Recently I have had the good fortune of being introduced to an incredible author. Fawn Germer is a Pulitzer-nominated author of two best selling books, “Hard Won Wisdom” and “Mustang Sallies”. Fawn has been recommended by Oprah Winfrey, so how much more can I say? When I obtained my copy of her latest book, “The New Woman Rules” (More than 50 trailblazers share their wisdom) I could not wait to sit down and read it. It has been more like devour it!

This book is the personal stories of extraordinary businesswomen who have more than succeeded, they are at the very top! These women vary in background and education, but they are all leaders. In reading their stories, they seem like my friends, sisters and colleagues. So, what makes them so different? Why did they get to the top when so many don’t? Fawn carefully explains the lessons they share from don’t hesitate to raise your hand to ask others for help.

I think what struck me the most however, was the amazing ability that each of these women had to rely on their inner wisdom. They explored their inspirations and allowed whatever was meant to be, be. I am not saying they ran wildly into the night spending foolishly at the expense of the company they worked for. It is just that they also did not over analyze their instincts. Not every experiment was a success, either.

Cathy Green, the COO of Food Lion tells of an experiment to expand a store she was managing early in her career. She was successful in increasing sales and needed more space for product. So, she decided to add a tent outside. The town council required a $15,000 sidewalk installed for this tent, she had the expense of Muzak, lights and shelving. When it was finished, she says it was debatable if they even made $100 from it. Here is her take on it,”Someone looking in might say it was a failure. But it gave me broad learning about working with town politics, driving business and bringing a vision to life. You learn from everything. Failure is not an option.”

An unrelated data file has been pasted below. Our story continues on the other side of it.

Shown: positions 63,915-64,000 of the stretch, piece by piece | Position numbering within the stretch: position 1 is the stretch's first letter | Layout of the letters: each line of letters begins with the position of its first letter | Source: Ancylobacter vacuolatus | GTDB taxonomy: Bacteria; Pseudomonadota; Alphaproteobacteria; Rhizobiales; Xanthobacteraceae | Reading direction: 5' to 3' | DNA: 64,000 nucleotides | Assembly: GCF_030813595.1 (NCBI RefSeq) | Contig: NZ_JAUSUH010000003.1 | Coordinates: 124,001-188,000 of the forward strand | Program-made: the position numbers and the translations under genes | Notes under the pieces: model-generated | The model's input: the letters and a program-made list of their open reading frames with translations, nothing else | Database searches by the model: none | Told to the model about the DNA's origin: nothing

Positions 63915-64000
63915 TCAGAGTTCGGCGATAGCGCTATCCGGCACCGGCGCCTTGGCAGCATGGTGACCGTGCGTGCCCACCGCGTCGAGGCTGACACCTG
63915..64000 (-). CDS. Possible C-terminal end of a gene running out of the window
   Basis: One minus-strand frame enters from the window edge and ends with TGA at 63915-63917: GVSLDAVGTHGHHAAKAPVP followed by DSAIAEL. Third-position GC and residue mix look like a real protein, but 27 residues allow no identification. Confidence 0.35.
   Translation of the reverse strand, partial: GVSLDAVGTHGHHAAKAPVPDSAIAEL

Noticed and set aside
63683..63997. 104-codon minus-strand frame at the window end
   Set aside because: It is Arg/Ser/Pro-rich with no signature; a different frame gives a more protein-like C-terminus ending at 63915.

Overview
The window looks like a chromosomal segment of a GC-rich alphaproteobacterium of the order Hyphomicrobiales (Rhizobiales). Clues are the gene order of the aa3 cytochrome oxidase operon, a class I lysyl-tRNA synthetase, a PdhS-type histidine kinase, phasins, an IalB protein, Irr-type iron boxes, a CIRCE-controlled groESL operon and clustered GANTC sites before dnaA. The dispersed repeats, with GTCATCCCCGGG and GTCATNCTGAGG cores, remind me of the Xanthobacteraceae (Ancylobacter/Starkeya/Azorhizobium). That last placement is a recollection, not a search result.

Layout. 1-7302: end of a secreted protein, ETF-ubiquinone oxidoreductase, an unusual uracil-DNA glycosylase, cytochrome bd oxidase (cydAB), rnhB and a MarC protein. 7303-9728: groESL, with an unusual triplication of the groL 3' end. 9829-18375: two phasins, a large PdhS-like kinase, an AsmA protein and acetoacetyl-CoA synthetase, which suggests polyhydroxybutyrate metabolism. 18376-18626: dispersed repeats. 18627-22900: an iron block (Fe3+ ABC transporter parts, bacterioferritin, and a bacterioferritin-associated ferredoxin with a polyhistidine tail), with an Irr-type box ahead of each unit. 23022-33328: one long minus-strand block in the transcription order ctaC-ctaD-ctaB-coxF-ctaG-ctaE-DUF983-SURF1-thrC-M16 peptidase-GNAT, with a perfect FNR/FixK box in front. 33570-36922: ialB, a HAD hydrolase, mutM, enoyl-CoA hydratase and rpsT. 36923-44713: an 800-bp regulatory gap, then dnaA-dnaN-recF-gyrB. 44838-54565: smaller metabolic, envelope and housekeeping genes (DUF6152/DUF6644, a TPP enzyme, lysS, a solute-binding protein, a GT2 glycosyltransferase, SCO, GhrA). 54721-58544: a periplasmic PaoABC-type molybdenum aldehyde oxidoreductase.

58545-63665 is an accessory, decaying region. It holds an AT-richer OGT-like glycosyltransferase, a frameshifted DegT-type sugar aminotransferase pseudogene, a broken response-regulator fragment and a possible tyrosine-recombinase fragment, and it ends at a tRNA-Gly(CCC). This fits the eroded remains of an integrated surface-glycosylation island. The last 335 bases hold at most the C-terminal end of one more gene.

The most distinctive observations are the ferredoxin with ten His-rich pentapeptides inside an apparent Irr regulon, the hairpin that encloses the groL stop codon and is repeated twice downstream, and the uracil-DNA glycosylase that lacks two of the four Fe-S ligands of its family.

Over and over I read those sentiments in the book. Each of these women had the vision to see what lessons they learned and keep on going. Many of them made lateral moves along the way, some even stepped down in order to step up later. These women were able to “re-frame” the events in their lives in a way that benefited them, their co-workers and their companies.

Fawn sums the lessons up so well in her conclusion. To quote her, “Be your true self. You are your greatest asset, so work it.” Later she states,”See yourself as belonging at the top, and you will belong at the top.” In other words, release fear and visualize the life you desire now!

Thank you Fawn for writing this incredible book!